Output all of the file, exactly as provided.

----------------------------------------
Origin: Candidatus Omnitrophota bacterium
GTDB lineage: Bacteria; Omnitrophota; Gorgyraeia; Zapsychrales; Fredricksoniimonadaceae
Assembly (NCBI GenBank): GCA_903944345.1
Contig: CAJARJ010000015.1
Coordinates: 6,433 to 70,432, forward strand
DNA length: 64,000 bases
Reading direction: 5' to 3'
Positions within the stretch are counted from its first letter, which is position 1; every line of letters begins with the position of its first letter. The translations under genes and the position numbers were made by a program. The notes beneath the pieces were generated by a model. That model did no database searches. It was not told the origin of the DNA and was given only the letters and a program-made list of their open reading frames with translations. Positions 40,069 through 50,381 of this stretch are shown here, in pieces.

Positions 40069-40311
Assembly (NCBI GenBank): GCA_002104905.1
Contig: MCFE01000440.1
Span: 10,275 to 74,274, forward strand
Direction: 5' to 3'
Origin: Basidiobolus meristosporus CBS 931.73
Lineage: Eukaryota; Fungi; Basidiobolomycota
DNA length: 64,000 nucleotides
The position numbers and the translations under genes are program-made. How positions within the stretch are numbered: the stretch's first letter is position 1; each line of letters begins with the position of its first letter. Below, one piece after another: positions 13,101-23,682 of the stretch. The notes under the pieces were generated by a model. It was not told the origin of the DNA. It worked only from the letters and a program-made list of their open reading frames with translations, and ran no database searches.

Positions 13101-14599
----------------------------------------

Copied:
Origin: Candidatus Omnitrophota bacterium
GTDB lineage: Bacteria; Omnitrophota; Gorgyraeia; Zapsychrales; Fredricksoniimonadaceae
Assembly (NCBI GenBank): GCA_903944345.1
Contig: CAJARJ010000015.1
Coordinates: 6,433 to 70,432, forward strand
DNA length: 64,000 bases
Reading direction: 5' to 3'
Positions within the stretch are counted from its first letter, which is position 1; every line of letters begins with the position of its first letter. The translations under genes and the position numbers were made by a program. The notes beneath the pieces were generated by a model. That model did no database searches. It was not told the origin of the DNA and was given only the letters and a program-made list of their open reading frames with translations. Positions 40,069 through 50,381 of this stretch are shown here, in pieces.

Positions 40069-40311
Assembly (NCBI GenBank): GCA_002104905.1
Contig: MCFE01000440.1
Span: 10,275 to 74,274, forward strand
Direction: 5' to 3'
Origin: Basidiobolus meristosporus CBS 931.73
Lineage: Eukaryota; Fungi; Basidiobolomycota
DNA length: 64,000 nucleotides
The position numbers and the translations under genes are program-made. How positions within the stretch are numbered: the stretch's first letter is position 1; each line of letters begins with the position of its first letter. Below, one piece after another: positions 13,101-23,682 of the stretch. The notes under the pieces were generated by a model. It was not told the origin of the DNA. It worked only from the letters and a program-made list of their open reading frames with translations, and ran no database searches.

Positions 13101-14599